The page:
Creative Child

Relational Bullying - How to Handle Mean Girls

by Deborah Song on Aug 15th, 2014

Cynthia is a 9-year-old brunette with wide eyes and a nose that crinkles when she smiles. She likes to wear headbands and enjoys soccer. There are no marks on her as far as I can see that would make her a target for bullying. But, "some girls at my school don't like me," she admits. "And I never even did anything to them."

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She recounted one story very poignantly. When her mom forgot her lunch one day, and her teacher forgot to tell her about the lunch her mom had later dropped off, Cynthia sat at the lunch tables hungry. After waiting 15 minutes into her lunch, she purchased pizza at her school cafeteria. While Cynthia left her opened lunch to grab utensils, some of the girls in her class came by and told her that a boy, who had just picked his nose, touched her pizza.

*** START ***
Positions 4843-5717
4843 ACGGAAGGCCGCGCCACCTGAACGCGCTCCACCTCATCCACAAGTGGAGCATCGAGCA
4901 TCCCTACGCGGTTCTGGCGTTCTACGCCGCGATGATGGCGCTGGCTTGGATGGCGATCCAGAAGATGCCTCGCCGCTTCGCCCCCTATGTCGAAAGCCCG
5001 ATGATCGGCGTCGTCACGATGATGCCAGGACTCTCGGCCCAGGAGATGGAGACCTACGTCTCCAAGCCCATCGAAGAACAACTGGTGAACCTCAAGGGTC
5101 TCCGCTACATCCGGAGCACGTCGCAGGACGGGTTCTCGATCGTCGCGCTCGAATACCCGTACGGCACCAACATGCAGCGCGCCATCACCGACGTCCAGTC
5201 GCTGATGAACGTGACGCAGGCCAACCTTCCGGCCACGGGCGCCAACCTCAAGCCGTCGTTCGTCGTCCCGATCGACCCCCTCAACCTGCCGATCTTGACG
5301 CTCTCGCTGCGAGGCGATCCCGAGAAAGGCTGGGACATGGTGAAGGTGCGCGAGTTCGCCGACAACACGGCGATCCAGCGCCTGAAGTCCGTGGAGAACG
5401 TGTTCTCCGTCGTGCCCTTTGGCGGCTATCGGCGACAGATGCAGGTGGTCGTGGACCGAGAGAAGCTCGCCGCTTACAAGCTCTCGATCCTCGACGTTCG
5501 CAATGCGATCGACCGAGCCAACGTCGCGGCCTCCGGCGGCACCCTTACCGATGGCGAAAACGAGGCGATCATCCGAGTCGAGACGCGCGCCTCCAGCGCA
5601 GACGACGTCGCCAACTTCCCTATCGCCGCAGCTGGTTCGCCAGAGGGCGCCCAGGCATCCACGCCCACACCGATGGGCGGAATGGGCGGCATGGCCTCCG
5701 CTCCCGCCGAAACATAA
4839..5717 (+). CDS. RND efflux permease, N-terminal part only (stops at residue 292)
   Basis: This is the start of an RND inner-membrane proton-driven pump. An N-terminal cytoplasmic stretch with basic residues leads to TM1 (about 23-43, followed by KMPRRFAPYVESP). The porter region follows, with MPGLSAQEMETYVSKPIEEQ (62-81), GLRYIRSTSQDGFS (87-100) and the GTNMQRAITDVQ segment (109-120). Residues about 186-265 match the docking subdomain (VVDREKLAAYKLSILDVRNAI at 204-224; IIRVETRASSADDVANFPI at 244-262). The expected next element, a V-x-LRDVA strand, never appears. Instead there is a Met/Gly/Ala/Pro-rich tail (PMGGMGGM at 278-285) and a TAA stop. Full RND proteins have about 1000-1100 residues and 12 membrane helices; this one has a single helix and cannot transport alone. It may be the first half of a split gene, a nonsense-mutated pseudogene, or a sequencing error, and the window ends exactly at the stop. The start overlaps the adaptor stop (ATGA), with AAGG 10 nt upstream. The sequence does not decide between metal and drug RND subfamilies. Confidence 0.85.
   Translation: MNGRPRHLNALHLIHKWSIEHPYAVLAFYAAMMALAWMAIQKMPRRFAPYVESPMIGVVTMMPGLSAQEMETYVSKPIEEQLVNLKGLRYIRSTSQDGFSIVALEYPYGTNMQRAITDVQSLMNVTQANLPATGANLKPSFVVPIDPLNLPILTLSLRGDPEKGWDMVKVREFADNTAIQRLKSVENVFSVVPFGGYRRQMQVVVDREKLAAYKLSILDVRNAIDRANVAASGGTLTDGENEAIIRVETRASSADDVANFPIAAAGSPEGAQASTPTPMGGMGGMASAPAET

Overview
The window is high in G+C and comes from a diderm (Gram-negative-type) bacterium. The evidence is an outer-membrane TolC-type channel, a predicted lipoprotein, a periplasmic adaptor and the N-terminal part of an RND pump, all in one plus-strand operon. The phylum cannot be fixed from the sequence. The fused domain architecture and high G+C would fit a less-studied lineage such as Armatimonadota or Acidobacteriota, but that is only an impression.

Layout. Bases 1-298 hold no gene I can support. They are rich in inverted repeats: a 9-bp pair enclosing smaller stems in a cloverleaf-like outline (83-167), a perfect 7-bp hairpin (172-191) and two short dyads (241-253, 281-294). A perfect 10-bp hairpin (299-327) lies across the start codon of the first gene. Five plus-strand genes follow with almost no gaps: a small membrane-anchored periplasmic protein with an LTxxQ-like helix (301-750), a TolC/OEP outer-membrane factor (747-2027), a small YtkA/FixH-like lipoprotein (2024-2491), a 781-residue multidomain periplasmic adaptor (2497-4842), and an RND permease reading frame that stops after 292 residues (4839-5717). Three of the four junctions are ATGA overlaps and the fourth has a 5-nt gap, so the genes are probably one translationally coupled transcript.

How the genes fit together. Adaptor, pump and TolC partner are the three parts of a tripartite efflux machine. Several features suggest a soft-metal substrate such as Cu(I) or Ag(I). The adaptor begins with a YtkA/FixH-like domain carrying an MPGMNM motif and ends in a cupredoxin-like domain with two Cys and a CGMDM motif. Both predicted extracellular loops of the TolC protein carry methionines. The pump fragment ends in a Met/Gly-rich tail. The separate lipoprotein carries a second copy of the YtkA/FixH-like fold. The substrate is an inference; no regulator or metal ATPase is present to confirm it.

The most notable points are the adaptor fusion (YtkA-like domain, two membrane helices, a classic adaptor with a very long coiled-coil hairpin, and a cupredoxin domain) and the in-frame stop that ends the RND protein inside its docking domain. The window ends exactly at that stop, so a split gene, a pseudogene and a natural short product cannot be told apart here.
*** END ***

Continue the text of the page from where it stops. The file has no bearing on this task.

"Are you sure he put boogers on my pizza?" she asked.

"Yes, we're sure," they responded.

Cynthia threw away her lunch reluctantly. Then the huddled group of girls burst into laughter and told her he never actually touched her pizza. She discarded her lunch for nothing. Cynthia burst into tears, ran away and sat in a corner feeling ostracized, humiliated and hungry. Not a good combo.

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This type of bullying known as relational bullying exists in many nuanced forms. A bully or bullies can use the silent treatment to ignore someone, exclude someone from the group for long periods of time, gossip or spread rumors, say hurtful remarks about another child within earshot, make friendships conditional by using phrases like, "I'll only be your friend if..." Or they can simply play a joke on someone for the purpose of humiliation, as in the case of Cynthia.

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Relational bullying, which affects more girls than boys, usually goes undetected by teachers and even parents. It doesn't involve physical abuse or name calling. And it's hard to pinpoint bullies when they're often called "friends." But it's common and insidious, and can have long-lasting psychological effects. To make matters worse, many kids won't tell anyone for fear of becoming a loner at school.

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